While Phyllis has very little power over her circumstances, the story demonstrates that the men around her wield more power over theirs. On the rare occasions when Phyllis is able to make a decision about the path of her life, she is still restricted by her overbearing father, her lack of connection, her lack of money, and her status as a woman. When she hears the rumors about Humphrey’s lack of loyalty to her, she makes the decision to become more affectionate with her new friend Matthäus Tina—but still does so secretly, never going further than the garden wall. Phyllis’s father, finding out about her relationship with Tina, makes plans to send her to her aunt’s home, emphasizing that Phyllis’s life is not under her control but can be changed at the whim of a patriarchal figure.
Matthäus Tina, on the other hand, is restricted not by gender but by rank, kept against his will in a country he loathes. However, he is able to carry out his fatal escape plan with seemingly less concern for “esteem” than Phyllis has. Where he is thwarted by a death sentence due to his military status, Phyllis is hamstrung by the restrictions placed on her because of her gendered place in society. Ultimately, it turns out that Humphrey is the most powerful character in the story, due to both his gender and rank. He is able to make the decision Phyllis cannot: to find and marry a person he loves, despite his engagement to someone else. Phyllis is even asked for her help in convincing Humphrey’s father of his marriage, which means that Phyllis wields the only power she has—her expression of interest, or lack of interest—to serve the happiness of a man. Through these characters’ decisions and outcomes, Hardy quietly critiques the hierarchy of power operating in his day, with women at the bottom and well-connected men at the top.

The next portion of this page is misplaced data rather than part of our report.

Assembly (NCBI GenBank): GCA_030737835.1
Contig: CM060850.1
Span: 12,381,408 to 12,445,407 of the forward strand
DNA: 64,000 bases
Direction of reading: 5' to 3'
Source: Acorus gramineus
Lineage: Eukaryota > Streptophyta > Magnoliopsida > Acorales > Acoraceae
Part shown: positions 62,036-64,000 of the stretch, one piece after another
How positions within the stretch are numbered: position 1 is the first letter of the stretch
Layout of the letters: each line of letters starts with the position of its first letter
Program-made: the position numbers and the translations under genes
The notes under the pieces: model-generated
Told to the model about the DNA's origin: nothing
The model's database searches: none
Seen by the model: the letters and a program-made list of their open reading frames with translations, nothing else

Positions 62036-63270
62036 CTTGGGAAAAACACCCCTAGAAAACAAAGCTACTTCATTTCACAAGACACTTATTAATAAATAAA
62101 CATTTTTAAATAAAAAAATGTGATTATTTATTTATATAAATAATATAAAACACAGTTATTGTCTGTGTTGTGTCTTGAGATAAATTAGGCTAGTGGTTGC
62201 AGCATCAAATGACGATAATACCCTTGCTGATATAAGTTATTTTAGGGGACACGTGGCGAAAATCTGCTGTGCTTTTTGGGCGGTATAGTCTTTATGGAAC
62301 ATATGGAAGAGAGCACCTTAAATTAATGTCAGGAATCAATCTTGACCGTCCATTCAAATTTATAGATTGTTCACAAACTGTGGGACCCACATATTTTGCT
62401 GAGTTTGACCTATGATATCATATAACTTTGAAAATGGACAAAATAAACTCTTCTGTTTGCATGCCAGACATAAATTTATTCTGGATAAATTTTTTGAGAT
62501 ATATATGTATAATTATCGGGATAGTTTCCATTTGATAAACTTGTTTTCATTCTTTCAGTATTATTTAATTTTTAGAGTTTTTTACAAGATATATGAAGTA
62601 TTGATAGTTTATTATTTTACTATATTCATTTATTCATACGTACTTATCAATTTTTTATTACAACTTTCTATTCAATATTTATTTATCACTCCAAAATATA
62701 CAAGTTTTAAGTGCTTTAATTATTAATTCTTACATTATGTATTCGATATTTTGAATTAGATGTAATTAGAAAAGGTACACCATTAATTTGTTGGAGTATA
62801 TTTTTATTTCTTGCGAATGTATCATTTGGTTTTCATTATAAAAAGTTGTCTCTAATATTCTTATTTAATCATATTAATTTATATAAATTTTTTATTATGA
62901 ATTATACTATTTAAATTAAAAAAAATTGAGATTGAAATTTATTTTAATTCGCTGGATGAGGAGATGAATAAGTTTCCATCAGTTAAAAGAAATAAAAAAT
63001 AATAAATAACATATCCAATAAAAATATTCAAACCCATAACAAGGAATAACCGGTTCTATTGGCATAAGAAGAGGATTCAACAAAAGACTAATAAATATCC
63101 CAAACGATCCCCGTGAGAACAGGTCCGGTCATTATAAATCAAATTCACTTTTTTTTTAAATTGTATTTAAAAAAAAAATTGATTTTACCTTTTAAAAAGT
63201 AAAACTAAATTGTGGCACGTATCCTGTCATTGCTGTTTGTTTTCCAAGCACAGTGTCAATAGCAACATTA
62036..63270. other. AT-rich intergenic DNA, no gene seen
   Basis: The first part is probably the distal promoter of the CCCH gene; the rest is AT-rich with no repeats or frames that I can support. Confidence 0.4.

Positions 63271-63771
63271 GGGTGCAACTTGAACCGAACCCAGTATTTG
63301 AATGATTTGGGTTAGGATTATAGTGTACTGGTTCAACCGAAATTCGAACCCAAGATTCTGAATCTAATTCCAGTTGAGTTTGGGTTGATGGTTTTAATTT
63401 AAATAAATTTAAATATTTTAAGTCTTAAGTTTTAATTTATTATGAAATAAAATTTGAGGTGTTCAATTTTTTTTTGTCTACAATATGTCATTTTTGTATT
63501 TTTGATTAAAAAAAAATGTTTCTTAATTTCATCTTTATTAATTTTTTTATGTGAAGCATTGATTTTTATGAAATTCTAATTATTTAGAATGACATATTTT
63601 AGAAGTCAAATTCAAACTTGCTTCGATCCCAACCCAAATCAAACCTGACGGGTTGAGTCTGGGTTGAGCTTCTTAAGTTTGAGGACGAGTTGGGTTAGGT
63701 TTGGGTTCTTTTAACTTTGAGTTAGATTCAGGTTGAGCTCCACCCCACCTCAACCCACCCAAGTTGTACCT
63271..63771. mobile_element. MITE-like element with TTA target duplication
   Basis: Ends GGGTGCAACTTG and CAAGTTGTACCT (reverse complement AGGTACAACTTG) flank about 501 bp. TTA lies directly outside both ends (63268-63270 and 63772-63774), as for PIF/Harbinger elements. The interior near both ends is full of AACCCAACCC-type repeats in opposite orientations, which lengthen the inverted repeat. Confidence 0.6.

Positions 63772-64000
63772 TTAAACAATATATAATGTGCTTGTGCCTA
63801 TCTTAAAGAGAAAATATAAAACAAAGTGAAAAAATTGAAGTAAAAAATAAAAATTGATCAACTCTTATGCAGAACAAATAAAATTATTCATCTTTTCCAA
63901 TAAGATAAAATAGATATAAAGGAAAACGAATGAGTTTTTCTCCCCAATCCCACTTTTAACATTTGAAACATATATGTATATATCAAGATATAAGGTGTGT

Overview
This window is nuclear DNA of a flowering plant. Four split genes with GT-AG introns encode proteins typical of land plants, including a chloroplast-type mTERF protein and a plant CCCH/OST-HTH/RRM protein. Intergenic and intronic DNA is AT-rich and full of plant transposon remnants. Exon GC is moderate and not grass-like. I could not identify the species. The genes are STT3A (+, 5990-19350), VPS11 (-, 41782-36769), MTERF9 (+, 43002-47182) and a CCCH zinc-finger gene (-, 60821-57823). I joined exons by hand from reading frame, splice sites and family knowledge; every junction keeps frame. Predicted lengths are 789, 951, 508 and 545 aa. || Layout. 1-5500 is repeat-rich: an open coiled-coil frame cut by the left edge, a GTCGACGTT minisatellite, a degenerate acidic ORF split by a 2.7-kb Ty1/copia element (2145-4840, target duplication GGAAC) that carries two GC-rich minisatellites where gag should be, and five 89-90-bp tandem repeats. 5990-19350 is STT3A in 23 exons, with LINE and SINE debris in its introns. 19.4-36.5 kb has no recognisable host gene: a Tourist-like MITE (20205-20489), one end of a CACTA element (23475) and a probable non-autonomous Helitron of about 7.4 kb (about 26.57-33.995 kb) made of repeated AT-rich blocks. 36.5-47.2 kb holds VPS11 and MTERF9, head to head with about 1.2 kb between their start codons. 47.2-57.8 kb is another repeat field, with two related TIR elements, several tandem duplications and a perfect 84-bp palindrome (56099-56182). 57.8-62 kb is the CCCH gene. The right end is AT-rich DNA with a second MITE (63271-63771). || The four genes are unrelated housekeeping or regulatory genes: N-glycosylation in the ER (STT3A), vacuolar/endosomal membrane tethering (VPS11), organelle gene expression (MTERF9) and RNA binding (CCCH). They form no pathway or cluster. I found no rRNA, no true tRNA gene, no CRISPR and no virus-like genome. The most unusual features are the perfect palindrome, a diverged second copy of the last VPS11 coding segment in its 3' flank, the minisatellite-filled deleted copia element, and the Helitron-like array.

Gender, Rank, and Power ThemeTracker
Gender, Rank, and Power Quotes in The Melancholy Hussar of the German Legion
The stone wall of necessity made anything like intimacy difficult; and he had never ventured to come, or to ask to come, inside the garden, so that all their conversation had been overtly conducted across this boundary.
Phyllis had not the smallest intention of disobeying him in her actions, but she assumed herself to be independent with respect to her feelings. She no longer checked her fancy for the Hussar, though she was far from regarding him as her lover in the serious sense in which an Englishman might have been regarded as such. The young foreign soldier was almost an ideal being to her, with none of the appurtenances of an ordinary house-dweller; one who had descended she knew not whither; the subject of a fascinating dream—no more.
She looked into it, saw how heavy her eyes were, and endeavoured to brighten them. She was in that wretched state of mind which leads a woman to move mechanically onward in what she conceives to be her allotted path. Mr Humphrey had, in his undemonstrative way, been adhering all along to the old understanding; it was for her to do the same, and to say not a word of her own lapse.